1

Create Class

public class OuterClass {
    protected Integer i = 0 ;
    public class InnerClass {
        public InnerClass() { 
            i = 1;
        }
    }
}

Unable to save class which should be saved as per the below doc:-

https://developer.salesforce.com/docs/atlas.en-us.apexcode.meta/apexcode/apex_classes_access_modifiers.htm

1
  • You can't access instance variables like that, ony static variables.
    – Adrian Larson
    Nov 5 '15 at 18:42
3

Here is the documentation for this :

An inner class behaves like a static Java inner class, but doesn’t require the static keyword. An inner class can have instance member variables like an outer class, but there is no implicit pointer to an instance of the outer class (using the this keyword).

Static class in apex

so in your case if you want to access value of outer class you can create instance of outerclass and get the value

Public Class OuterClass
{

  Protected Integer i = 0 ;

 Public Class InnerClass
{
  public integer intinner;
  Public InnerClass()
  { 
       outerclass obj = new outerclass();
       intinner = obj.i;
       system.debug('*****************'+ intinner);
   }
 }

}
1
  • Might be worth adding that if OP wants to access i from the parent, the variable either needs to be static or they need to pass the parent into the children.
    – dphil
    Nov 5 '15 at 18:42
0

Given the way inner classes work in Apex (as Himanshu has explained) a couple of common patterns are:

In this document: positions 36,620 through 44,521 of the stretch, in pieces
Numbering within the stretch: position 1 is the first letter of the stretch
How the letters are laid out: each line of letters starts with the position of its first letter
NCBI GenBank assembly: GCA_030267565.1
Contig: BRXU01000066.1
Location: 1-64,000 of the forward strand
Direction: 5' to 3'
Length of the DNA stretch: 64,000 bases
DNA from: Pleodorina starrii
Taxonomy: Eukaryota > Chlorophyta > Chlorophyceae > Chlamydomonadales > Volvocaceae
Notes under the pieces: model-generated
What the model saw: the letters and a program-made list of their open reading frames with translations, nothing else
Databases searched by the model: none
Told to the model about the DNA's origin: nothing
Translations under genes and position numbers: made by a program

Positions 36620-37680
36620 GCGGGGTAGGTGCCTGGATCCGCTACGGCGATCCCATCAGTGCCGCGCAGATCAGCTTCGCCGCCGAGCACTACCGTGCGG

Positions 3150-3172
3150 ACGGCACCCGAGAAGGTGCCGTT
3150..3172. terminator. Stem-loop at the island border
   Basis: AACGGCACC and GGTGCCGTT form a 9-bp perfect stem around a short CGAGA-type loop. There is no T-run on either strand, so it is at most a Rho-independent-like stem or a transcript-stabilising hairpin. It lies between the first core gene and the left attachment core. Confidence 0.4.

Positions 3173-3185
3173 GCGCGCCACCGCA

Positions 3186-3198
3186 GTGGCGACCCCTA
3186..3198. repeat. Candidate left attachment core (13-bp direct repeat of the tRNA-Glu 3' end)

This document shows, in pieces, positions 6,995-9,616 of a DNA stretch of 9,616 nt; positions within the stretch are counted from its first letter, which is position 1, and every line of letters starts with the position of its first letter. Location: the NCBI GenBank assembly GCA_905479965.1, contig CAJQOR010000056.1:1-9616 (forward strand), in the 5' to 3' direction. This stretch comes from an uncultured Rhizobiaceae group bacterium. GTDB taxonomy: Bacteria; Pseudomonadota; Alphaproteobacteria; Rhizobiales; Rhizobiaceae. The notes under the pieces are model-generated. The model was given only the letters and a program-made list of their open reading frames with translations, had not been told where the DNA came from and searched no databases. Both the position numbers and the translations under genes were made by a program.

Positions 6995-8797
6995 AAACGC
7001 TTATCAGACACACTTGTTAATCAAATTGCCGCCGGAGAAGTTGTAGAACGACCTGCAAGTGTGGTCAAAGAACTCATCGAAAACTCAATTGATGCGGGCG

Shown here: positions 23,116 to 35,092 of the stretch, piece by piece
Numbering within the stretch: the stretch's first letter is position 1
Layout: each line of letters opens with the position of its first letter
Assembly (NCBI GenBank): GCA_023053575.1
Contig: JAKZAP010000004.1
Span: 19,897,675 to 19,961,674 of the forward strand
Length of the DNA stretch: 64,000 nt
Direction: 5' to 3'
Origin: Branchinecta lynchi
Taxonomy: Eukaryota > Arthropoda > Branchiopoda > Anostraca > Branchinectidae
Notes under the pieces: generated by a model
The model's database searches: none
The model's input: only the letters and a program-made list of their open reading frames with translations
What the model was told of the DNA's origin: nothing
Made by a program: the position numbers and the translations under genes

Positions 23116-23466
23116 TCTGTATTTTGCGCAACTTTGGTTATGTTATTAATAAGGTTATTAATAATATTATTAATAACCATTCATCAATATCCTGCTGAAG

// Copy a value on construction of the inner class
public Class OuterClass {
    private Integer i = 0;
    public Class InnerClass {
        Integer i;
        public InnerClass(Integer i) { 
            this.i = i;
        }
        ...
    }
    ...
        InnerClass inner = new Inner(i);
    ...
}

which means there are separate copies of the values or:

// Copy a reference on construction of the inner class
public Class OuterClass {
    private Mutable m = new Mutable();
    public Class InnerClass {
        Mutable m ;
        public InnerClass(Mutable m) { 
            this.m = m;
        }
        ...
    }
    ...
        InnerClass = new InnerClass(m);
    ...
}

which means changes to the referenced object made via the inner or outer classes are also seen in the outer or inner class respectively.

A version of the latter pattern that approximates a Java non-static inner class is:

// Copy a reference to the outer class on construction of the inner class
public Class OuterClass {
    public Class InnerClass {
        OuterClass outer;
        public InnerClass(OuterClass outer) { 
            this.outer = outer;
        }
        ...
    }
    ...
        InnerClass inner = new InnerClass(this);
    ...
}

where the inner class just needs to qualify its references to the outer class with an outer. prefix.

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